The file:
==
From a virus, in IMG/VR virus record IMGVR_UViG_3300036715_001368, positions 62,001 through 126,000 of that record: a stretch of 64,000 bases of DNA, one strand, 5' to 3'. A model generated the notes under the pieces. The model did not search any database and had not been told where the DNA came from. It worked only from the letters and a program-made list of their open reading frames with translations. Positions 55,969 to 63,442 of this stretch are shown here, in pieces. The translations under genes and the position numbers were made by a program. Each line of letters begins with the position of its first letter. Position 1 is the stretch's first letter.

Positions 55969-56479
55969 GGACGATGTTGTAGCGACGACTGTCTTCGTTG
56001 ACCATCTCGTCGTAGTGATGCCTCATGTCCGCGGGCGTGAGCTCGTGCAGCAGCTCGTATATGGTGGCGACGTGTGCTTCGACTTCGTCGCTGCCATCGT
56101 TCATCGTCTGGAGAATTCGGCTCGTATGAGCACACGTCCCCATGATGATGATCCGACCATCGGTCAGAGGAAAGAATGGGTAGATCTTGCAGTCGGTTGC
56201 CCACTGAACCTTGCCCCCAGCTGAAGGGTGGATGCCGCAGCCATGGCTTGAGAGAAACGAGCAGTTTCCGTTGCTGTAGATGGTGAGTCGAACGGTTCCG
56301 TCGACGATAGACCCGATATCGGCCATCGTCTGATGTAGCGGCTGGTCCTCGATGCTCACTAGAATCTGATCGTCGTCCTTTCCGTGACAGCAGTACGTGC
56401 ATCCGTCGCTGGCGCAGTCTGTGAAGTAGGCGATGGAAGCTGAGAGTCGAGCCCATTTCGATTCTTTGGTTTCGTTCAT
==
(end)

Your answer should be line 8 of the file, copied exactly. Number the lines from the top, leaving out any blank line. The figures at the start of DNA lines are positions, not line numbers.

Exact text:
56401 ATCCGTCGCTGGCGCAGTCTGTGAAGTAGGCGATGGAAGCTGAGAGTCGAGCCCATTTCGATTCTTTGGTTTCGTTCAT